As Movie Theaters Declare Simultaneous Streaming Releases 'Dead,' Consumers Say It’s Still Their Favorite Option
Last week, the head of the National Association of Theatre Owners, John Fithian, declared that day-and-date movie releases — industry parlance for films that come out in theaters and on digital platforms simultaneously — were “dead” as a business model. The film industry had experimented with such releases throughout the COVID-19 pandemic but found that they depressed box-office returns with consumers able to watch new movies at home without having to wait.
A strategic shift away from day-and-date releases would be at odds with consumer preferences, according to a recent Morning Consult survey. Of all the release models, Americans said they most preferred the simultaneous release of movies in theaters and on streaming services. But consumers’ second choice provides some hope for the theater industry as it looks to forge a new path out of the pandemic.
U.S. Consumers Prefer Day-and-Date Releases, 45-Day Theatrical Window Ranks Second
The 45-day window could be a winning compromise
- Regardless of the type of film, U.S. consumers largely prefer movies to be released in theaters and on streaming platforms at the same time. Studios have moved away from that model as theaters reopen and coronavirus cases fall.
- The 45-day exclusive theatrical window — seen as a compromise between theaters and streaming platforms — was the second most popular method of distribution among consumers.
- Three in 5 consumers said they’d rather watch movies at home via streaming services, twice the share that said they prefer to watch movies in the theater.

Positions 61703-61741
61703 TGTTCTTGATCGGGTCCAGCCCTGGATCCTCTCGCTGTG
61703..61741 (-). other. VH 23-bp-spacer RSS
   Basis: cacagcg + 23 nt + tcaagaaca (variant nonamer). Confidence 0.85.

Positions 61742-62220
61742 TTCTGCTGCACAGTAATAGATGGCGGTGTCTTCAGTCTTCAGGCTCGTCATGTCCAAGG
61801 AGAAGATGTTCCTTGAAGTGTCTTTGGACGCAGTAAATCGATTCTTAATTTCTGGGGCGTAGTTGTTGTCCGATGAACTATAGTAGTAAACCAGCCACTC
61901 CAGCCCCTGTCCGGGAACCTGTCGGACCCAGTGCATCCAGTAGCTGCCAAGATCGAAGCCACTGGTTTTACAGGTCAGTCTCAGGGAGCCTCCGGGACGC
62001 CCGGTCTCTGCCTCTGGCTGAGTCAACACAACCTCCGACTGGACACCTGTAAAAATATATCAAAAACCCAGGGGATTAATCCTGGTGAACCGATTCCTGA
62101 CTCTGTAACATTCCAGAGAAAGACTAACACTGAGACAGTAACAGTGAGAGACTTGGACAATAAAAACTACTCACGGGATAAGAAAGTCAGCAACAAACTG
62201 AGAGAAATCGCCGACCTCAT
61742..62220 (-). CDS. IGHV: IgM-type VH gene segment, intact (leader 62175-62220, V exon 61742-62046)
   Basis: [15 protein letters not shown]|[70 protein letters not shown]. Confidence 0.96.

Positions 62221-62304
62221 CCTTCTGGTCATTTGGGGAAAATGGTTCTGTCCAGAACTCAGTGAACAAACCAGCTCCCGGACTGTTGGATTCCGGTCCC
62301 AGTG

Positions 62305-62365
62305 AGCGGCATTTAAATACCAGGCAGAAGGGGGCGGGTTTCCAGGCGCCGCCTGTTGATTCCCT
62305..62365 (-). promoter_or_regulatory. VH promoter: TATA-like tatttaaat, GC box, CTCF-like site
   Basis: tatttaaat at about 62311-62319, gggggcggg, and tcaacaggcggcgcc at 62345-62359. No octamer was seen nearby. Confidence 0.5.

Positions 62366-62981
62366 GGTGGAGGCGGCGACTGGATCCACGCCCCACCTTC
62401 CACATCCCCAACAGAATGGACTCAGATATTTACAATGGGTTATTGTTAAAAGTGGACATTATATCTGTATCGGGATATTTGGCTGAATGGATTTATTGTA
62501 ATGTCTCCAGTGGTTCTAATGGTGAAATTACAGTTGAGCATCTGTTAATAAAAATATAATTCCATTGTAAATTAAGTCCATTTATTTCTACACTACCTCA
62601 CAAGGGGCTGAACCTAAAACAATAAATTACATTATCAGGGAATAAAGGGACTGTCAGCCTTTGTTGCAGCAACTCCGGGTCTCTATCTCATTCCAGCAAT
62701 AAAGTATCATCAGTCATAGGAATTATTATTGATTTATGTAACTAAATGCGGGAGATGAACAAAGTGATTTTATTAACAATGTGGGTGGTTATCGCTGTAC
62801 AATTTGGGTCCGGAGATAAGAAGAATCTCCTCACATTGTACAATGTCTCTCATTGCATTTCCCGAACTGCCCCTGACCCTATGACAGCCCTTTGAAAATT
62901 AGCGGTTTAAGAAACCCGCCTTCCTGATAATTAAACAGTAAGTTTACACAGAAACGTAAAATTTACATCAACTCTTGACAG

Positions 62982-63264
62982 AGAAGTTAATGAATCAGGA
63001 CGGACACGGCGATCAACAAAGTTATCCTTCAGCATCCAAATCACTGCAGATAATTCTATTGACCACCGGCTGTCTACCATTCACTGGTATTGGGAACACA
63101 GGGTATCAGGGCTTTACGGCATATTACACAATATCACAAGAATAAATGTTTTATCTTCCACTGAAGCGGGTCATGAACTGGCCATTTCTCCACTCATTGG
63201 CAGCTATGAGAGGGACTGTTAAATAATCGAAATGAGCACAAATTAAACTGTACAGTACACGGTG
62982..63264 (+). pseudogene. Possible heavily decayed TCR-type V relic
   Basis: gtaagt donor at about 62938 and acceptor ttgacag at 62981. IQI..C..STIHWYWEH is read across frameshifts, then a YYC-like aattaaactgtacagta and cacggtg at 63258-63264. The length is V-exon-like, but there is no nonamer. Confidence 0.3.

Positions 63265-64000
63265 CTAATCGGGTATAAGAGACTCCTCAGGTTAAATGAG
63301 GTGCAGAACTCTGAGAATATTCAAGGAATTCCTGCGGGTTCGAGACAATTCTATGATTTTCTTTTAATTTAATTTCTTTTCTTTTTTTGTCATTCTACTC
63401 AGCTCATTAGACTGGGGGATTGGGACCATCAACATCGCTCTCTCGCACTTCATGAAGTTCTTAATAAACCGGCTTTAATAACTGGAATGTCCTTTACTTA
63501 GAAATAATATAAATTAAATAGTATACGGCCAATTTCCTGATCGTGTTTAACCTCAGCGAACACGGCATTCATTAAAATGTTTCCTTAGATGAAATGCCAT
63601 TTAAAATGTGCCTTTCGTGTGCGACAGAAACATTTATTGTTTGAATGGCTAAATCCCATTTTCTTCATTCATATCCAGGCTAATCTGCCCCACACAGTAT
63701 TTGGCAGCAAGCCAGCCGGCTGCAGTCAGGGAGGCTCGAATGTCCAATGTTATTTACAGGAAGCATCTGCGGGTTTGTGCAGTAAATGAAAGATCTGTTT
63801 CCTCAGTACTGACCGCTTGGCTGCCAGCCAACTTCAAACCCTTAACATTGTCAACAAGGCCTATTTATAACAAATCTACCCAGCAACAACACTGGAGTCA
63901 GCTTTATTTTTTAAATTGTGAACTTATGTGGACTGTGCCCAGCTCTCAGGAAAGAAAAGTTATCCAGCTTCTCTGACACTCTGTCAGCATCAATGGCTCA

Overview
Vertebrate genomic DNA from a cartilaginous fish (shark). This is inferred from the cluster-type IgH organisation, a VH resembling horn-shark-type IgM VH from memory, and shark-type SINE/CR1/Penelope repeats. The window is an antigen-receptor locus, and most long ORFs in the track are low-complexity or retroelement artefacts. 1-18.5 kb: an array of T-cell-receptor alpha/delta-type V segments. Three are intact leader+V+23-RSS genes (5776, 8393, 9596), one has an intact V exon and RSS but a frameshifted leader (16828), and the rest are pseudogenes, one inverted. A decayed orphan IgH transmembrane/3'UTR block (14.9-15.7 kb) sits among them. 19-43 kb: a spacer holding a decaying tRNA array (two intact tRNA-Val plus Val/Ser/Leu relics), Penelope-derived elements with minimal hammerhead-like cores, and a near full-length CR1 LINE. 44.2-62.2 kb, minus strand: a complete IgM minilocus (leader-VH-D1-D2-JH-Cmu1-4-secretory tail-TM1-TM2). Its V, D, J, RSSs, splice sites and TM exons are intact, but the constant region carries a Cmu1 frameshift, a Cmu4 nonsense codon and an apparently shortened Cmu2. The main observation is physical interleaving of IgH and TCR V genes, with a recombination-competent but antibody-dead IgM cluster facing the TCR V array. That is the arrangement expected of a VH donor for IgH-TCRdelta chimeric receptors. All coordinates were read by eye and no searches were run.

- Despite consumers’ preference for streaming, they were equally clear that they at least want the option to see films in theaters. Only 6% said they most preferred films to be released on streaming services without a theatrical component.
- Among genres, action films were the only genre consumers said they would rather see in theaters.
This summer, the box office will, for the first time in several years, resemble its makeup prior to the pandemic. Consumers will have plenty of movies to select from, and while studios and theater owners hope that will spur consumers to head to the multiplex, streaming remains a major obstacle.
Consumers have grown used to the ease — and relatively low cost — of seeing the latest films at home. Even though the summer’s biggest titles, such as “Top Gun: Maverick,” “Jurassic World Dominion” and “Thor: Love and Thunder,” will open exclusively in theaters, many of them will arrive on streaming services or other digital platforms only 45 days later.
The 45-day window, down from the 90 days that was once standard across the theatrical industry, appears to be the model that keeps the most parties happy. Avid moviegoers still have a chance to see major releases in theaters first, while couch potatoes have to wait only half the time they used to before those films can be screened at home. The proliferation of streaming is still an existential threat to theaters, but for now, they may have found a compromise that at least allows for their immediate survival.
Survey conducted April 30-May 3, 2022, among a representative sample of 2,210 U.S. adults, with an unweighted margin of error of plus or minus 2 percentage points.